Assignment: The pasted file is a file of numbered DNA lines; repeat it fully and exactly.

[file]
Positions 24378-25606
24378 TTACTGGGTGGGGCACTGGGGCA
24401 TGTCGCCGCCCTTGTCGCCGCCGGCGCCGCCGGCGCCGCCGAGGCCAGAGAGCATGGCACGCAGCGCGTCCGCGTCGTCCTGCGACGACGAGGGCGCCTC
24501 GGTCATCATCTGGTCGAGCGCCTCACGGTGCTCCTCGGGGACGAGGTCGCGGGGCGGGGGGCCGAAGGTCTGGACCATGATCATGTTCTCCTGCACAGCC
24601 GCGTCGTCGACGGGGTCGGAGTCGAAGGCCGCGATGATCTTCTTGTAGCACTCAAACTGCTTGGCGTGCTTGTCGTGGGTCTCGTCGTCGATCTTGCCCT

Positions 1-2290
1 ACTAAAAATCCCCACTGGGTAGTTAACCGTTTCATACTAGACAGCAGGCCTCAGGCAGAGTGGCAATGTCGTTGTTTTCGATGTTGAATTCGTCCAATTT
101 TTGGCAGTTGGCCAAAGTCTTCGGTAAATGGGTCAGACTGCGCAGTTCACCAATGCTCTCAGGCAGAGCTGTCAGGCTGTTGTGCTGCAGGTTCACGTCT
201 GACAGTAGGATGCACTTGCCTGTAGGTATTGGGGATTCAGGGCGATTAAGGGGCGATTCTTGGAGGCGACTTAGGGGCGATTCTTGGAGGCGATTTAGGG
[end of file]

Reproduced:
Positions 24378-25606
24378 TTACTGGGTGGGGCACTGGGGCA
24401 TGTCGCCGCCCTTGTCGCCGCCGGCGCCGCCGGCGCCGCCGAGGCCAGAGAGCATGGCACGCAGCGCGTCCGCGTCGTCCTGCGACGACGAGGGCGCCTC
24501 GGTCATCATCTGGTCGAGCGCCTCACGGTGCTCCTCGGGGACGAGGTCGCGGGGCGGGGGGCCGAAGGTCTGGACCATGATCATGTTCTCCTGCACAGCC
24601 GCGTCGTCGACGGGGTCGGAGTCGAAGGCCGCGATGATCTTCTTGTAGCACTCAAACTGCTTGGCGTGCTTGTCGTGGGTCTCGTCGTCGATCTTGCCCT

Positions 1-2290
1 ACTAAAAATCCCCACTGGGTAGTTAACCGTTTCATACTAGACAGCAGGCCTCAGGCAGAGTGGCAATGTCGTTGTTTTCGATGTTGAATTCGTCCAATTT
101 TTGGCAGTTGGCCAAAGTCTTCGGTAAATGGGTCAGACTGCGCAGTTCACCAATGCTCTCAGGCAGAGCTGTCAGGCTGTTGTGCTGCAGGTTCACGTCT
201 GACAGTAGGATGCACTTGCCTGTAGGTATTGGGGATTCAGGGCGATTAAGGGGCGATTCTTGGAGGCGACTTAGGGGCGATTCTTGGAGGCGATTTAGGG